If your spending a huge chunk of your working hours doing menial and repetitive tasks, instead of working on your core business processes, then you should consider outsourcing.
While outsourcing offers a wide array of benefits for your business, you also need to know the costs involved when outsourcing your processes and tasks.
Depending on your needs and goals for outsourcing, there are several ways to compute the cost of outsourcing.
To make the outsourcing cost calculation simple, you can do a Differential Cost Analysis to see the total cost difference between two alternative courses of action.
Here are the steps to do it.
Step 1. Define the tasks and processes you want to outsource.
Defining the specific business processes and tasks you want to outsource, their quality, and quantity are crucial to doing a Differential Cost Analysis.
These factors can help you make an objective comparison between what a third-party service can provide, and what you can do internally.
When you clearly define your business functions and workflow steps for outsourcing, you’ll have a better understanding of all your workflow steps, and get a more accurate cost analysis.
This also helps you ensure that the services in your outsourcing provider’s proposal match your expectations for your business.
Step 2. Identify the in-house costs you can avoid by outsourcing.
First, you need to list down the costs related to your processes to be outsourced.
This includes your direct costs (equipment, supplies, salaries, and more) and indirect costs (internal services and administration).
Also, ensure that you don’t include Sunk Cost or already incurred costs that can’t be recovered.
Next, enumerate all the in-house costs that can be avoided if the business function is outsourced.
These can mostly differ from your total costs – such as the costs you would incur if your company maintains a level of management of the business function.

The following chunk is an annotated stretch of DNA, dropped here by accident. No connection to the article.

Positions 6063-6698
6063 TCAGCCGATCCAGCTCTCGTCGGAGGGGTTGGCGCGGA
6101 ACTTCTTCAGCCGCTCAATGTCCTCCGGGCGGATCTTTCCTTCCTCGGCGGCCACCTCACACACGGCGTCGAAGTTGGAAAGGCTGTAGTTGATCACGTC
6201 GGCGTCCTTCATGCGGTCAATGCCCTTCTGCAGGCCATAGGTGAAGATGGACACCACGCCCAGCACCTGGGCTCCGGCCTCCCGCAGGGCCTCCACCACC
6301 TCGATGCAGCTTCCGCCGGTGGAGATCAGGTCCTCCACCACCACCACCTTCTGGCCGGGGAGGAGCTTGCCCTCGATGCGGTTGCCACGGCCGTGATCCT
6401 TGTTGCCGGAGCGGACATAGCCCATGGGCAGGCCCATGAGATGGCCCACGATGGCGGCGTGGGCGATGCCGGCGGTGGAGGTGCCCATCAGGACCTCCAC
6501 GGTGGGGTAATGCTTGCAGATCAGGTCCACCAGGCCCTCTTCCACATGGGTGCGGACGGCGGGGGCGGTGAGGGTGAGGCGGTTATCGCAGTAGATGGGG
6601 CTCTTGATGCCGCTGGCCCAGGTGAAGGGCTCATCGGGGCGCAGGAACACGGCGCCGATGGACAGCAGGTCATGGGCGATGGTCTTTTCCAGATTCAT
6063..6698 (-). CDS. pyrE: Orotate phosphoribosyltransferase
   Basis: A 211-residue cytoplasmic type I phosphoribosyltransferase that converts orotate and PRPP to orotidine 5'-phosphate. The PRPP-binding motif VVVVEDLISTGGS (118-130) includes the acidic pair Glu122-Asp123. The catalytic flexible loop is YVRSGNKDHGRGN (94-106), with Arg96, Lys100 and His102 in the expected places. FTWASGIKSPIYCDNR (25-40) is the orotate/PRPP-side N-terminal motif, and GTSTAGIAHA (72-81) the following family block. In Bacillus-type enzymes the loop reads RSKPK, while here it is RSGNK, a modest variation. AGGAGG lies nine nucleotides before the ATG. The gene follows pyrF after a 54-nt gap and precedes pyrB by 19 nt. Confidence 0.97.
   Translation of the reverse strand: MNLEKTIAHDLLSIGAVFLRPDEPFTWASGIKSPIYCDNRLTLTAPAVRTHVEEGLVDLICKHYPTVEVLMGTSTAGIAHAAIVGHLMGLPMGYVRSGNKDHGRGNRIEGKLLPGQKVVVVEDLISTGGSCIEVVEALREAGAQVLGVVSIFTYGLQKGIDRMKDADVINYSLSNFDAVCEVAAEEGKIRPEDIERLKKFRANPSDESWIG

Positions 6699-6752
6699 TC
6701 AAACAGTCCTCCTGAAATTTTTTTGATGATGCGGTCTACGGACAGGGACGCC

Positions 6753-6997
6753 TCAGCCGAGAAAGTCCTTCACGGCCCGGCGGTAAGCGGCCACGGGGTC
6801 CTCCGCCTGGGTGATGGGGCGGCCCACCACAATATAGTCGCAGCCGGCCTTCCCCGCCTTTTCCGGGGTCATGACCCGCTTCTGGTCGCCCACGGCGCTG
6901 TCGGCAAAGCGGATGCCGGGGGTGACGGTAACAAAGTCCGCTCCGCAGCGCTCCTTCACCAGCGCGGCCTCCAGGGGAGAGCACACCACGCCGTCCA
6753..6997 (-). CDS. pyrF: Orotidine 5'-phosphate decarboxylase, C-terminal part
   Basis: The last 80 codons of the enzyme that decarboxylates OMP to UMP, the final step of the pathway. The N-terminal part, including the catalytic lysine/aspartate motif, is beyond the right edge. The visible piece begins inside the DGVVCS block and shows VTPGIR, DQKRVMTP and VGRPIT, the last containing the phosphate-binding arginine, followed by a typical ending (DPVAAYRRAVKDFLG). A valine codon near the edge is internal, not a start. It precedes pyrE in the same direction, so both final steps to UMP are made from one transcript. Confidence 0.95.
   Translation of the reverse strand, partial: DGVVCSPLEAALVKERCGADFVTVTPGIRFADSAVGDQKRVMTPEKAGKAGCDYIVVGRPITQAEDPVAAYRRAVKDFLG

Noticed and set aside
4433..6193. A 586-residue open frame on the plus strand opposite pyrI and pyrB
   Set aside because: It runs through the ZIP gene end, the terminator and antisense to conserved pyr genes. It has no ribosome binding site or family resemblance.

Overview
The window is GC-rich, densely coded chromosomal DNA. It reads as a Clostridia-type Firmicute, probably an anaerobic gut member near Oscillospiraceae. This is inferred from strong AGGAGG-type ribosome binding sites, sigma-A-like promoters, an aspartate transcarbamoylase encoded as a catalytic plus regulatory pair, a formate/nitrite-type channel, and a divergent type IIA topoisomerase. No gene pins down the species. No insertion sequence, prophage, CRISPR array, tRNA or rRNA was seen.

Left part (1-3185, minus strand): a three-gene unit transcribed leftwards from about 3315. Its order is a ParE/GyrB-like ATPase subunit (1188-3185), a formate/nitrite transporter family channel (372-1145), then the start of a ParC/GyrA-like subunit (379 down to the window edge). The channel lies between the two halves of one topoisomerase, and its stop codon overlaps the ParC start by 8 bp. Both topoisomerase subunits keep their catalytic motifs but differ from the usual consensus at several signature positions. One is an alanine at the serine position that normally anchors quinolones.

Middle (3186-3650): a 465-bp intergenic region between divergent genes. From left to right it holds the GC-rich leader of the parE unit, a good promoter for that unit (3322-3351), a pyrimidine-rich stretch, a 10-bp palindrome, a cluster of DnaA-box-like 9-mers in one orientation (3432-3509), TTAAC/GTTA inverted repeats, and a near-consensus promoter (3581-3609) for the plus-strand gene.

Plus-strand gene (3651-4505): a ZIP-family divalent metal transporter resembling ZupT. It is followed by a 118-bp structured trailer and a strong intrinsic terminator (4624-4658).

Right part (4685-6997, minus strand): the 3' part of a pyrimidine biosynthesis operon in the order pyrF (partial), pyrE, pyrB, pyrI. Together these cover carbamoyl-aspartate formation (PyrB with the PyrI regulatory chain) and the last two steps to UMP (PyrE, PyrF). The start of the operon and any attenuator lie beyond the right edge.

Step 3. Calculate the total outsourcing cost.
Once you’re done calculating the in-house costs that can be avoided by outsourcing, it’s time to compute the total cost of outsourcing your specific business process.
You can work the computations with your outsourcing provider as they have the complete details of their bid price, including the amount for managing and building your team.
The total outsourcing cost will also include transition and administration costs, equipment, processing change orders, and more.
Step 4. Deduct your total outsourcing costs from your in-house costs.
The final step in your cost analysis is to compute the difference between the saved cost and the incurred costs from outsourcing.
To do this, you can deduct the total cost of outsourcing from your in-house costs.
If the figures show favorable results and significantly reduce the cost of your business process, then you can justify your need for outsourcing.
Understanding your outsourcing costs helps you make better business decisions in terms of working with third-party service providers.
It’s also a good basis for determining the cost-effectiveness of outsourcing your business processes and functions.
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